Signs and indicator
Cleaning of the duct system may be necessary if:
Sweeping and dusting the furniture needs to be done more than usual.
After cleaning, there is still left over visible dust floating around the house.
After or during sleep, occupants experience headaches, nasal congestion, or other sinus problems.
Rooms in the house have little or no air flow coming from the vents.
Occupants are constantly getting sick or are experiencing more allergies than usual.
There is a musty or stale odor when turning on the furnace or air conditioner.
Occupants are experiencing signs of sickness, e.g. fatigue, headache, sneezing, stuffy or running nose, irritability, nausea, dry or burning sensation in eyes, nose and throat.
In commercial settings, regular inspection of ductwork is recommended by several standards. One standard recommends inspecting supply ducts every 1–2 years, return ducts every 1–2 years, and air handling units annually. Another recommends visual inspection of internally lined ducts annually Duct cleaning should be based on the results of those inspections.
Inspections are typically visual, looking for water damage or biological growth. When visual inspection needs to be validated numerically, a vacuum test (VT) or deposit thickness test (DTT) can be performed. A duct with less than 0.75 mg/100m2 is considered to be clean, per the NADCA standard. A Hong Kong standard lists surface deposit limits of 1g/m2 for supply and return ducts and 6g/m2 for exhaust ducts, or a maximum deposit thickness of 60 µm in supply and return ducts, and 180 µm for exhaust ducts. Another UK standard recommends ducts cleaning if measured bacterial content is more than 29 colony forming units (CFU) per 10 cm2; contamination is classified as "low" below 10 CFU/cm2, "medium" at up to 20 CFU/cm2, and "high" when measured above 20 CFU/cm2
Air pressure combined with air duct leakage can lead to a loss of energy in a HVAC system. Sealing leaks in air ducts reduces air leakage, optimizes energy efficiency, and controls the entry of pollutants into the building. Before sealing ducts it is imperative to ensure the total external static pressure of the duct work, and if equipment will fall within the equipment manufacturer's specifications. If not, higher energy usage and reduced equipment performance may result.
Commonly available duct tape should not be used on air ducts (metal, fiberglass, or otherwise) that are intended for long-term use. The adhesive on so called duct tape dries and releases with time. A more common type of duct sealant is a water-based paste that is brushed or sometimes sprayed on the seams when the duct is built. Building codes and UL standards call for special fire-resistant tapes, often with foil backings and long lasting adhesives.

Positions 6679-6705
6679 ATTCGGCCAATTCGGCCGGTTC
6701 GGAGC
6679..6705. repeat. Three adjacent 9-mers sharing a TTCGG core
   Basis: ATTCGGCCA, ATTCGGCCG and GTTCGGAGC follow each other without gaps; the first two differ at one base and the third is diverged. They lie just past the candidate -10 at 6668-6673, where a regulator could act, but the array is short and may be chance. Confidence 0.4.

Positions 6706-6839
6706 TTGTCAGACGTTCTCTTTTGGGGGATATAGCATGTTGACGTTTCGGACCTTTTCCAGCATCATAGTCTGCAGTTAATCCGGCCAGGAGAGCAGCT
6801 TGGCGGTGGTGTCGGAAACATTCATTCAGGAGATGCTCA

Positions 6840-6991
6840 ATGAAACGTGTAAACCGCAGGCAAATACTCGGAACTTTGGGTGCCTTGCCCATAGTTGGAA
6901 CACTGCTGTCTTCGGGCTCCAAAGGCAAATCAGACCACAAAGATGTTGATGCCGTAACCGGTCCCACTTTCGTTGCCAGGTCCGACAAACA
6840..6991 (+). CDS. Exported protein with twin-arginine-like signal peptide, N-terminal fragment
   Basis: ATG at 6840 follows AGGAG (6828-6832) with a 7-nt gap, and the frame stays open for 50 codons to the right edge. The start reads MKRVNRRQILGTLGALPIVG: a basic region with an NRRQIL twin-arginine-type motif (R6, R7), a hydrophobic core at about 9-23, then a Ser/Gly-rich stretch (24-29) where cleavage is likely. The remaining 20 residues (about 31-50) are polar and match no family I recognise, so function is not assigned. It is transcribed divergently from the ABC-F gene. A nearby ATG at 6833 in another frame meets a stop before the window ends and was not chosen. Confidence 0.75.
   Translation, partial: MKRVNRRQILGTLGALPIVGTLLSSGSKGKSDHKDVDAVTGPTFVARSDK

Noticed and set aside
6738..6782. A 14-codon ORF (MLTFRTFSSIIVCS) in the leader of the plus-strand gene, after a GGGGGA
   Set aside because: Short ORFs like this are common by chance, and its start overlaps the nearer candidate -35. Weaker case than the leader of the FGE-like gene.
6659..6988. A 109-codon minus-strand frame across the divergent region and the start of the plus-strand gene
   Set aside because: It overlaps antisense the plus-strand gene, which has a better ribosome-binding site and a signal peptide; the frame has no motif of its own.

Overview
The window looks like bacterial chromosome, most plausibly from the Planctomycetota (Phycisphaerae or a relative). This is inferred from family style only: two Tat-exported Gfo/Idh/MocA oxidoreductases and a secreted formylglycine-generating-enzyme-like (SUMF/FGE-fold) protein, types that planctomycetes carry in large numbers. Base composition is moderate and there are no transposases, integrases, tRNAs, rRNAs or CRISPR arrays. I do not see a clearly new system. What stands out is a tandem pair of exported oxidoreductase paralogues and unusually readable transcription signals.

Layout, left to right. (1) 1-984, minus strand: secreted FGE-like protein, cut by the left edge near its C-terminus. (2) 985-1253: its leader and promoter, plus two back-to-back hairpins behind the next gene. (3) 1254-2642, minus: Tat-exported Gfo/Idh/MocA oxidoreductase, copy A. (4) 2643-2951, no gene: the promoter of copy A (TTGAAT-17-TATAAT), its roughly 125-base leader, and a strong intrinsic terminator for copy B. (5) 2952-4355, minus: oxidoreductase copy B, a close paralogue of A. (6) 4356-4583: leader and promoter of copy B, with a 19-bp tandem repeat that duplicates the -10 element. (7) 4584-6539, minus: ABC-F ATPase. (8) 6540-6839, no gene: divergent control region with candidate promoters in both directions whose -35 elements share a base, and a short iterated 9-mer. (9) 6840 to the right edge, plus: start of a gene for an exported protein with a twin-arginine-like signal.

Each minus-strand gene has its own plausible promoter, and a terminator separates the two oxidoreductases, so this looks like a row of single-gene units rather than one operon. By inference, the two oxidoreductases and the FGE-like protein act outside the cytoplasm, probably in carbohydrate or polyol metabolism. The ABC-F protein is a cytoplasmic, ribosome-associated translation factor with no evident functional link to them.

Signs of leaks
Signs of leaky or poorly performing air ducts include:
Utility bills in winter and summer months above average relative to rate fluctuation
Spaces or rooms that are difficult to heat or cool
Duct location in an attic, attached garage, leaky floor cavity, crawl space or unheated basement
The Inductor 8 in. In-Line Duct Fan is an energy efficient way to circulate heated or cooled air around a room in your home. This duct booster fan is made of out corrosion-resistant metal.
An ECM motor is some times referred to an a variable speed motor. In one sense, this is true, it does vary its RPM of the motor, but only in response to changing conditions in the system. But in the truest sense, all it trying to do is maintain a programmed CFM. ECM stands for Electronically Commutated Motor.
Today’s higher efficiency equipment, both furnaces and A/C, are now using new higher efficiency motors to reduce the total electrical consumption of the system thus raising the efficiency. They also help with the efficiency by maintaining the proper air flow (CFM) across components like evaporator coils, heat exchangers, and even condenser coils. As you know from past postings, air flow is critical to proper operation, but, the use of ECM motor technology, also help raise efficiencies of the equipment.
So, what is an ECM motor? An ECM motor is some times referred to an a variable speed motor. In one sense, this is true, it does vary its RPM of the motor, but only in response to changing conditions in the system. But in the truest sense, all it trying to do is maintain a programmed CFM. ECM stands for Electronically Commutated Motor,
The ECM motor has 3 components:
The motor — which does not have any “windings” in it. The stator is driven by magnetic fields. The motor operates off DC voltage. When it first starts, it will actually rock back and forth before starting as it aligns the magnetic fields to drive the motor. The same motor will operate on both 110 volts and 220 volts, depending how the 5 pin power plug is configured. Rarely, does this go bad. The most common failure is due to someone “dropping” the module while it is plugged into the motor and breaking the wires going into the motor.